-DEBORAH TANNEN / You Just Don't Understand


"Listening is a commitment and a compliment. It's a commitment to understanding how other people feel, how they see their world. It means putting aside your own prejudices and beliefs, your anxieties and self-interest, so that you can step behind the other person's eyes. You try to look at things from his or her perspective. Listening is a compliment because it says to the other person: I care about what's happening to you, your life and your experience are important. People usually respond to the compliment of listening by liking and appreciating you."

-McKAY, DAVIS, & FANNING / How To Communicate


"Don't let the lines of communication get tangled up in your need to talk too much, too often.  The more you talk, the less you listen, and the more you talk, the less others will listen."



"Hearing is done with the ears, but listening requires use of the mind. Effective listening helps receivers get exactly the idea a sender intended. They then can make better decisions because their information inputs are better. Good listeners also save time because they learn more within a given period of time; and they learn about the person talking, as well as what the person is saying. Good listening is also good social manners; managers, peers, and subordinates think more of us when we listen to them attentively. Finally, our good listening encourages others to respond by listening to what we have to say."

-DAVIS & NEWSTROM / Human Behavior at Work



"Seek first to understand, then to be understood."



To be an effective listener, you must listen actively, listen with empathy, listen with openness, and listen with awareness. Be committed to understanding what is being said."

-McKAY, DAVIS, & FANNING / How To Communicate


"Effective communication involves listening as well as talking.  Listening is not passive.  Listening involves activity.  The speaker is actively sending a message, while the listener is actively receiving and responding to that message. Listening requires involvement, attentiveness, alertness and energy.  Listening requires deliberate action on the part of the listener."



"Practice the management of listening by being responsive, listening purposively, controlling your attention, and being objective."


"To say the right thing at the right time, keep still most of the time."



"Most of us are lazy listeners most of the time, partly because we never thought that listening  (like reading, writing and speaking)  is a skill that can be improved by guided practice.  The most used and least understood of the major skills of human communication is listening."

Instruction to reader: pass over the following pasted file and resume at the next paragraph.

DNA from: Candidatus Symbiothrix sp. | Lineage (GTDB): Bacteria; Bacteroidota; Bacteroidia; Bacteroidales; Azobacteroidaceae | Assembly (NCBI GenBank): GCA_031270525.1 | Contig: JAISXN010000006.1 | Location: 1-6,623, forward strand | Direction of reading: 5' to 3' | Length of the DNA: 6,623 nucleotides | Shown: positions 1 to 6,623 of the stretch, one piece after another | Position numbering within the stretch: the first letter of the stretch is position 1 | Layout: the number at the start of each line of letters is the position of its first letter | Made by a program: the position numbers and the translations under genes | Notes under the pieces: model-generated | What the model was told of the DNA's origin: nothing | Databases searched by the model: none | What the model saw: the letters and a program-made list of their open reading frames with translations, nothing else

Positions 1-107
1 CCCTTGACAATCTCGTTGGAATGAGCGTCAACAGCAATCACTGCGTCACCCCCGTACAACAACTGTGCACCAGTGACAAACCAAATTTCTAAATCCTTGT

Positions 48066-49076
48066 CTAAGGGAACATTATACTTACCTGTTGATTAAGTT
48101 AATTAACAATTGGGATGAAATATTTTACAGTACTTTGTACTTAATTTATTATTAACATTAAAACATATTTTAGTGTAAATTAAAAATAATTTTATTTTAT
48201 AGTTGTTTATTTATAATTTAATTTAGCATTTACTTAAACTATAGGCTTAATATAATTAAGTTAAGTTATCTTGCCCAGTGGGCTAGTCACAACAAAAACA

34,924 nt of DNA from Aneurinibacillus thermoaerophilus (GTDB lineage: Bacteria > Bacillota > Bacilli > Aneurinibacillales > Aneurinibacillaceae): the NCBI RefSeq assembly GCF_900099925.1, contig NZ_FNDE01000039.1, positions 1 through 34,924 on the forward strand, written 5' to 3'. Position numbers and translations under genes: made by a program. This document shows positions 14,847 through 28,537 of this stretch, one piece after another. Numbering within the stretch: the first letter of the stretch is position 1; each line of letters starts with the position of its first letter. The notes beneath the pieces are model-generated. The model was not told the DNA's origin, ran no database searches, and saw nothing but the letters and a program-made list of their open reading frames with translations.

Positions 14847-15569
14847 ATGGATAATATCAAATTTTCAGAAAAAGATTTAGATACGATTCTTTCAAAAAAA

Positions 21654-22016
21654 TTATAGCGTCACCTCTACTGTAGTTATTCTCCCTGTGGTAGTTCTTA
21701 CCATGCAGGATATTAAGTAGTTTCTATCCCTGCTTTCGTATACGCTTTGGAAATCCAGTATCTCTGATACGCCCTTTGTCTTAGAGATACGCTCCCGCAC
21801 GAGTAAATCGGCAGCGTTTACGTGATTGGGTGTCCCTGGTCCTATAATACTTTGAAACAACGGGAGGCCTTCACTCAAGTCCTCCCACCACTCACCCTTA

"Listening is an active process that requires your participation. To fully understand the meaning of a communication, you usually have to ask questions and give feedback. Then, in the give and take that follows, you get a fuller appreciation of what's being said. You have gone beyond passively absorbing, you are a collaborator in the communication process."

-McKAY, DAVIS, & FANNING / How To Communicate




"Interpersonal perception is the process by which a person discerns the overt (surface) and covert (underlying) behavior of another.  Surface feelings are obvious from the words used and the way they are stated. They are clearly related to the situation. Underlying feelings are inferred and interpreted by reading between the lines. They are more abstract, and may not be directly related to the situation. Good communicators learn to detect particular cues or clues in a situation.  To be interpersonally effective one must be able to perceive the behavior of others accurately. Effective communicators will observe the non-verbal behaviors of the person with whom they are communicating. These observations contribute to better understanding of the other person.  They add to the perceptions of the person and the situation."

-GAZDA & COMPANY / Human Relations Development





Comparing makes it hard to listen because you're always trying to assess who is smarter, more competent, more emotionally healthy, more articulate.  Some people focus on who has suffered more, who's a bigger victim.


Mind Reading

The mind reader doesn't pay much attention to what people say. He's too busy trying to figure out what the other person is really thinking and feeling. The mind reader pays less attention to words than to intonations and subtle cues.